• “Technical and policy mitigations in cybersecurity need to account for the weaknesses of our society, systems, and institutions in their implementations. The places where democracy breaks down and the ugliness of our past sins are laid bare and unaddressed are where we are most vulnerable. Technical and policy mitigations to cybersecurity challenges will never reach their full potential until systemic racism is addressed and diverse voices are reflected among our ranks at all levels.”
  • “The spread of disinformation that capitalizes on racial tensions in the United States, by both foreign and domestic actors, is an important but classic reminder of the need to address race. The narratives of the disenfranchised are the best tool and target for disinformation operations designed to incite the majority and further alienate minority groups. Crucially, exploiting the narratives of disenfranchised groups, especially Black Americans, is a powerful tactic used to radicalize minorities, one we have seen Iran and other countries use. Addressing inequality and systemic racism reduces if not eliminates the efficacy of this tactic.”
  • “Cyber diplomacy and international cyber capacity building are better served by having diverse representation that understands the cultural nuances that determine how technology will move through a society.”
  • “Racism breeds distrust in systems and institutions. This undermines initiatives that require broad civic engagement, such as public health awareness campaigns, voter turnout, and counterterror efforts such as ‘see something, say something.’ Technology can often exacerbate this problem, even unintentionally, and further engrain systemic racism into our institutions and organizations. For example, racial bias in U.S. Customs and Border Protection’s (CPB) facial recognition technology has further diminished trust in the agency and the Department of Homeland Security (DHS), its parent organization, which has an expanding cybersecurity mission.”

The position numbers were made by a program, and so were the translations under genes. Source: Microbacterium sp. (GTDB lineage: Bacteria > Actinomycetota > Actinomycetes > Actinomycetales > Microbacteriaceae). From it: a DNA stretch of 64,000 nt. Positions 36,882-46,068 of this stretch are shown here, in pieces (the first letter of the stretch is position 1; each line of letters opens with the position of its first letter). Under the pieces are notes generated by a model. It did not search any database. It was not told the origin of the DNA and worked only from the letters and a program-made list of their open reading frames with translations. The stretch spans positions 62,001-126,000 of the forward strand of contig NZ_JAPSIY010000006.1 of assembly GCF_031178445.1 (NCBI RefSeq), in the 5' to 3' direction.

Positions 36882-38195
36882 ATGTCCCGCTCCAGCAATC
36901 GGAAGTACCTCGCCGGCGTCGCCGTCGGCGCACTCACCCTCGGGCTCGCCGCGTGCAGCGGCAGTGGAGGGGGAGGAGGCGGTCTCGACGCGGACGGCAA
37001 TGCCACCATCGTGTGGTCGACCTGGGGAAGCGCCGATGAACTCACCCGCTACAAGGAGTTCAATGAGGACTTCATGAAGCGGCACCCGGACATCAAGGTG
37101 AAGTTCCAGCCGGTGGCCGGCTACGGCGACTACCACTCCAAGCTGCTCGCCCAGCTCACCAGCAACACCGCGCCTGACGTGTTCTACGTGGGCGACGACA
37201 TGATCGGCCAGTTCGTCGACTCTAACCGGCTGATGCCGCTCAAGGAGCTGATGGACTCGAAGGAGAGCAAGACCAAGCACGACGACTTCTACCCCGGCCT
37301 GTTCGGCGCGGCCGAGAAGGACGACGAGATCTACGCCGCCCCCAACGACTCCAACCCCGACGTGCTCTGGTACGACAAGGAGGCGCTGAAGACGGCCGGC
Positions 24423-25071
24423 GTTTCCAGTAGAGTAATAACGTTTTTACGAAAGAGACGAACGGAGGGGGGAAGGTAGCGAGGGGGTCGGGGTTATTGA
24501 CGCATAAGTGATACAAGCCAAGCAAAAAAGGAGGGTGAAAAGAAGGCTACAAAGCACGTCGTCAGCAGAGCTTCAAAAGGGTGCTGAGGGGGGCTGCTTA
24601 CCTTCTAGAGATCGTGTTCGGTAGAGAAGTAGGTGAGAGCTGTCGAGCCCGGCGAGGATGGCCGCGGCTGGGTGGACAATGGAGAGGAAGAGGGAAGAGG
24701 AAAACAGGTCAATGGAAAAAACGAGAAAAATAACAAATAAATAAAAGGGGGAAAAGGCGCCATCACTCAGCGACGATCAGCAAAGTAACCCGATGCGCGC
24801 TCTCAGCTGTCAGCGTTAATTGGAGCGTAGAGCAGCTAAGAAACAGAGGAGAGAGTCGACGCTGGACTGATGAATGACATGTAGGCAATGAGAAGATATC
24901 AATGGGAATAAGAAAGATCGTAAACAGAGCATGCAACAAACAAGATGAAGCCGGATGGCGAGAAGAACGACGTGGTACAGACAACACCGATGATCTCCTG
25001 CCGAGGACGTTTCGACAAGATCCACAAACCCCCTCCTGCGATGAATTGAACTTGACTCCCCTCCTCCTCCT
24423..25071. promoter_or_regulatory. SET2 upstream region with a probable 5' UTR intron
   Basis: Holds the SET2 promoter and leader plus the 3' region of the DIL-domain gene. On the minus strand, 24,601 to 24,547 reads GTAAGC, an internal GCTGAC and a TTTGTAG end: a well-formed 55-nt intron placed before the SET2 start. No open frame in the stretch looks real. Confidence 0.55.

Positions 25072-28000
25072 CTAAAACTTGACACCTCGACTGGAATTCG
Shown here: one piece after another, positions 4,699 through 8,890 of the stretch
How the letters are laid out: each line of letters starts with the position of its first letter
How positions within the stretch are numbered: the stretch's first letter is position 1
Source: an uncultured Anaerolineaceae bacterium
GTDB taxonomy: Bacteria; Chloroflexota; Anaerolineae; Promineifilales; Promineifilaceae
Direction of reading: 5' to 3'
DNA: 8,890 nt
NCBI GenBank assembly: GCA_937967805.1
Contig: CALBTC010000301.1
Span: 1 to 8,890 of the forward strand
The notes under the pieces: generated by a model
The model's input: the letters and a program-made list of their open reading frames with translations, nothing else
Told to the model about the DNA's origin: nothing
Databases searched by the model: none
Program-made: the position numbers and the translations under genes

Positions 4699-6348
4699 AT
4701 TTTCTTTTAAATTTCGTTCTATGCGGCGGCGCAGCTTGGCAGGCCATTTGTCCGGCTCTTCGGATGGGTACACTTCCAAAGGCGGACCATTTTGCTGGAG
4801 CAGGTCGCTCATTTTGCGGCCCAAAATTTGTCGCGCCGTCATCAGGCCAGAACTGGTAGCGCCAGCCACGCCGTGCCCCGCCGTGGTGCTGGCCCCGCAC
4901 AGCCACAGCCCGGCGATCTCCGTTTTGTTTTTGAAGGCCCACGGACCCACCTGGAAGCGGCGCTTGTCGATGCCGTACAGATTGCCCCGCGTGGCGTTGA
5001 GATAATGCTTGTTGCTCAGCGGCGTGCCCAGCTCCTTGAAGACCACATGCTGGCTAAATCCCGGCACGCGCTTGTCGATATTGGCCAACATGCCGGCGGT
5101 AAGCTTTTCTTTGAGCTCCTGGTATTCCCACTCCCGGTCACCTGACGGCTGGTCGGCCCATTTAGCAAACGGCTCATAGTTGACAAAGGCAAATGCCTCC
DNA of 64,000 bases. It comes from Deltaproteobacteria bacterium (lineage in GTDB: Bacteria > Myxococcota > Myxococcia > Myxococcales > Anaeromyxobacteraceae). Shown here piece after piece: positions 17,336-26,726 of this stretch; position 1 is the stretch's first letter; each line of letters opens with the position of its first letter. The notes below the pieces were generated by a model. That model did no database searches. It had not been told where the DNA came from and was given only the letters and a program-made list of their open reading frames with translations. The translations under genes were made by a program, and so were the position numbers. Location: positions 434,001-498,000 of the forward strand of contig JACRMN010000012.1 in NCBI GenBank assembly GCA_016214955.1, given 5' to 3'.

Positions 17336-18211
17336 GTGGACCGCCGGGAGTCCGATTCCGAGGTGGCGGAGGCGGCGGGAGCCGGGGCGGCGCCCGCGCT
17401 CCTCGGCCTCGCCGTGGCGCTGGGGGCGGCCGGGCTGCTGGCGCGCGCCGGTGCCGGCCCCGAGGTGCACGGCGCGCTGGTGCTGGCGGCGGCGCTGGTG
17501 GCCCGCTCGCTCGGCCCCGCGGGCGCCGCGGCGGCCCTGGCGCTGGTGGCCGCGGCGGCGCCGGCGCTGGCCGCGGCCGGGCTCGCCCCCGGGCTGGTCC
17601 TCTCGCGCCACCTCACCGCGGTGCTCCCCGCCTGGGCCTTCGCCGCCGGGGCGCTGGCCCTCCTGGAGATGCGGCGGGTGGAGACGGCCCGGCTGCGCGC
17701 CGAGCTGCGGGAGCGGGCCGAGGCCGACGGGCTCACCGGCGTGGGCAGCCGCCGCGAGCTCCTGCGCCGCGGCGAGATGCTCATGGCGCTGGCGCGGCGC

• “Cybersecurity professionals also need to understand how communities of color are disproportionately affected by cyberattacks that target critical infrastructure. This is because emergency response capabilities, resilience to climate change, and public health security are comparatively lower in minority and low-income communities.”
  • “The lack of diversity in the cybersecurity industry at all levels exacerbates these challenges by making the United States less equipped to identify and address threats, innovate, and meaningfully cooperate with partners. We also have a shortage of cybersecurity practitioners. Engaging diverse communities and fostering their voice and growth in the cyber field would help address this problem.”
  • “The cybersecurity industry needs to create a pipeline for diverse talent representative of the lived experiences of all Americans. Cybersecurity practitioners also need to educate themselves on systemic racism and other forms of hatred, make room for diverse and new perspectives in the industry, and apply this understanding to technology and policy development and application.”
  • “Just as the burden cannot be carried by Black Americans in lobbying and protesting, the burden of dismantling systemic racism requires practitioners of every race, sector, and discipline. We need to find ways to build anti-racism and diversity into technology policy, software development, and cybersecurity tool deployment, similar to how diversity and inclusion are now being built into product development.”
  • “Understanding how systemic racism intersects with and influences cybersecurity is integral to protecting the American people, deterring our adversaries, and defending American businesses as we seek to return to our position of international leadership.”

Biden Administration’s Deputy National Cyber Director for Technology and Ecosystem Security